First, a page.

- Google recently announced that it would start testing camera-equipped augmented reality spectacles in public.
- Apple, Microsoft, and others may also soon enter the fray with their much-anticipated glasses if Google’s test doesn’t result in total disapproval.
Almost all big IT companies are developing computer glasses, but none of them is willing to go first. But the one making the most headlines is Google Glass. When Google Glass was first released in 2011, there was a considerable outcry against the people who chose to wear the Glassholes in public. Google has therefore been patiently waiting, perfecting its prototypes, and occasionally assuring investors that there will not be such situations again – no, they’re not going to let the first potentially iPhone-sized opportunity since the iPhone slip by.
Now, Google itself is taking the next step. Google recently announced that it would start testing camera-equipped Augmented Reality (AR) spectacles in public. The company’s blog post included various assurances that there will be no repetition of the Glassholes incident again. According to the company, the cameras and microphones on Google’s glasses “don’t support photography and videography.” It is starting with “a few dozen” testers. Although they do gather visual data, Google wants users to think of scenarios where they might “translate the menu in front of you” rather than film someone sitting across from you at a bar.
The firm’s support page has an entire list of FAQs such as “What is image data used for?”; “How long is it stored?”; and “How will I know if I’m in close proximity to products being tested?” It turns out that if Google chooses to save photographs for analysis, an LED will light up, and the company will then guarantee to remove the images 30 days later.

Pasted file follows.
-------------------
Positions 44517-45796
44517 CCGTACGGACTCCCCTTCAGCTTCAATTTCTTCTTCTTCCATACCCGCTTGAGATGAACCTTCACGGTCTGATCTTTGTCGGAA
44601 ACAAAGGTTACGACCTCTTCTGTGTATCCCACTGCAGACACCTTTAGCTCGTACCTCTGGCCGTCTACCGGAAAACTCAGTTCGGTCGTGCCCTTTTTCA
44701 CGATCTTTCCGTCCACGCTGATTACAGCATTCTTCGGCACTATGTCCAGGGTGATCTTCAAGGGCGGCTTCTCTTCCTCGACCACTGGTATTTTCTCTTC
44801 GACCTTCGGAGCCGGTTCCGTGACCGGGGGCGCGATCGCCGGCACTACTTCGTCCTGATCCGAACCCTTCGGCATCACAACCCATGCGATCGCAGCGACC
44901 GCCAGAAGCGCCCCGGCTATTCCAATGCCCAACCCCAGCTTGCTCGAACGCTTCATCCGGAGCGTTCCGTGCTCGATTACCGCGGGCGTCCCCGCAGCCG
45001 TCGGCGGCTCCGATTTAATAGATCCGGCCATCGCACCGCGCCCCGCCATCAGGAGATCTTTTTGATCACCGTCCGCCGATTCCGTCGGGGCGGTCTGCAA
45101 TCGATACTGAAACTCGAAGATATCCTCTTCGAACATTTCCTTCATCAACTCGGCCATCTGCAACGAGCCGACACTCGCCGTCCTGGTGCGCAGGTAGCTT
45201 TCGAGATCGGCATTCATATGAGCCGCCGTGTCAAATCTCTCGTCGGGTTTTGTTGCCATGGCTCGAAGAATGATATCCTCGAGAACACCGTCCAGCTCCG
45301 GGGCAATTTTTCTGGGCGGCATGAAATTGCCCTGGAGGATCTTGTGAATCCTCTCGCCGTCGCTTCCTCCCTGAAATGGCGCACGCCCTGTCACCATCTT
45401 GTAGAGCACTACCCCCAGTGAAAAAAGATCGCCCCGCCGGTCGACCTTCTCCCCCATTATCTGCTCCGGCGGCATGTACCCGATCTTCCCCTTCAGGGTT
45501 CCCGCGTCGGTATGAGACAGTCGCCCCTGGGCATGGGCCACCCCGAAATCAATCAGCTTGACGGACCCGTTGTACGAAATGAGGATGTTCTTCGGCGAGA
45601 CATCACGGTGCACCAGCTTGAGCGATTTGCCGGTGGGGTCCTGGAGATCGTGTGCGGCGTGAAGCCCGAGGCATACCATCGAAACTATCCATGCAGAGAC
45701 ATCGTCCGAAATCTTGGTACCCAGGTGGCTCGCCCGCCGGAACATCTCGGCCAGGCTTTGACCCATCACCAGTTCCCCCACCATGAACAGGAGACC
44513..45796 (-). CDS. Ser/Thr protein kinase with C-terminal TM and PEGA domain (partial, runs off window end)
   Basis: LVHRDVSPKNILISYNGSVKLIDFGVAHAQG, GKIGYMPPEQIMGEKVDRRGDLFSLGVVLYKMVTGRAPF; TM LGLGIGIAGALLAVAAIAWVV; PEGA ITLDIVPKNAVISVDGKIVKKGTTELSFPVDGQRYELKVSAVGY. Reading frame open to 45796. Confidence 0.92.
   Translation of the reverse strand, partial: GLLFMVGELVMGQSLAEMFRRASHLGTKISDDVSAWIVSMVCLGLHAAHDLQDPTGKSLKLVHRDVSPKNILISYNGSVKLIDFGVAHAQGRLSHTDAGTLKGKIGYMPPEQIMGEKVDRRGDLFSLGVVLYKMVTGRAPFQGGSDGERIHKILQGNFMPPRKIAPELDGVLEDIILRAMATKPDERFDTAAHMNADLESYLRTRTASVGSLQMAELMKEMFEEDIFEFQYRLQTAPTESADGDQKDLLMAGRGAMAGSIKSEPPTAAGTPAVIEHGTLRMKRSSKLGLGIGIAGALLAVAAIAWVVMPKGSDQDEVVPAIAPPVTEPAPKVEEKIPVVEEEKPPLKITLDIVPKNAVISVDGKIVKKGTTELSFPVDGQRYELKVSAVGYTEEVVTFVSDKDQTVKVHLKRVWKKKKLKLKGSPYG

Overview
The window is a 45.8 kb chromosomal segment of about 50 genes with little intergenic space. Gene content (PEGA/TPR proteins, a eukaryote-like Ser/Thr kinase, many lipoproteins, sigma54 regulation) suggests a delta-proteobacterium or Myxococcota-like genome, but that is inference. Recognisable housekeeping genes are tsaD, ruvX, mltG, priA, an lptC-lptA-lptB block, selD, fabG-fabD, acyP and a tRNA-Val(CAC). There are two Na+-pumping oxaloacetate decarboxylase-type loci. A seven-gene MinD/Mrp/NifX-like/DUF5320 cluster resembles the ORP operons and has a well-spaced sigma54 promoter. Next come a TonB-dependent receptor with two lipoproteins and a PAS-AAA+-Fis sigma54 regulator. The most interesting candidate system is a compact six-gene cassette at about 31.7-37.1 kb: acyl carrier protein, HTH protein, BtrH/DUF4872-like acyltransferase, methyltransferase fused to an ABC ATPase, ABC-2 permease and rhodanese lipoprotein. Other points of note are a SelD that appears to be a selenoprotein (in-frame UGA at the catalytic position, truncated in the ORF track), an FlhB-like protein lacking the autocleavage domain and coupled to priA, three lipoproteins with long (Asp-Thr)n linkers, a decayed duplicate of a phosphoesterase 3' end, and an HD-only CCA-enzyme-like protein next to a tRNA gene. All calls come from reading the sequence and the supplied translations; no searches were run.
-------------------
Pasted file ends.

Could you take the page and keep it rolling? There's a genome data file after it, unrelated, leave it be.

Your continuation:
Google claims its testers won’t be wearing them in places like schools, hospitals, churches, playgrounds, and the like, even though, for the time being, it makes no mention of places like restaurants and bars, where Glass wearers were infamously in trouble in the past.
Why Google Glass may not fail this time
Apple, Microsoft, and others may also soon enter the fray with their much-anticipated glasses if Google’s test doesn’t result in total disapproval. And there is a big chance that Google Glass will not meet with as much disapproval as it did a decade back as in the last 10 years, people have become much more used to having other people taking pictures and videos in public and documenting everyday aspects of life everywhere.
The use of mobile cameras had skyrocketed since the day in 2012 when a group of Google skydivers landed on Moscone Center carrying the first public Google Glass prototypes. Phone cameras have not only completely replaced point-and-shoot cameras, but they have also altered social standards. In 2012, pulling out a camera in a pub or restaurant was still a little strange; today, it seems strange not to take a selfie with pals or take some pictures of a dish that looks very appetizing. Google also has a solution to unintentionally photographing a stranger. It touts its Pixel phones’ “magic” background person remover as a feature since it frequently happens in real life.
Additionally, mobile cameras aren’t recording when someone remembers to take their phone out of their pocket; they’re flying through the air. It has been quite some time since drones were introduced, and people are now more used to the concept that someone else’s camera could be staring down from above. The consumer drone revolution happened after Google Glass; the DJI Phantom wasn’t introduced until 2013.
Additionally, Google Glass came before the widespread use of 4G LTE, which made immediate video publishing and live streaming widely accessible.
There are many cameras everywhere in public settings, and there isn’t much expectation of privacy outside the home. The widespread use of cameras hasn’t been successfully mounted by society very often. And how would you film it if filming was illegal? It can be challenging to determine whether someone is genuinely taking a recording, checking TikTok, or even just working while on the go. And the past few years have amply proved that videos of incidents can save lives and reputation.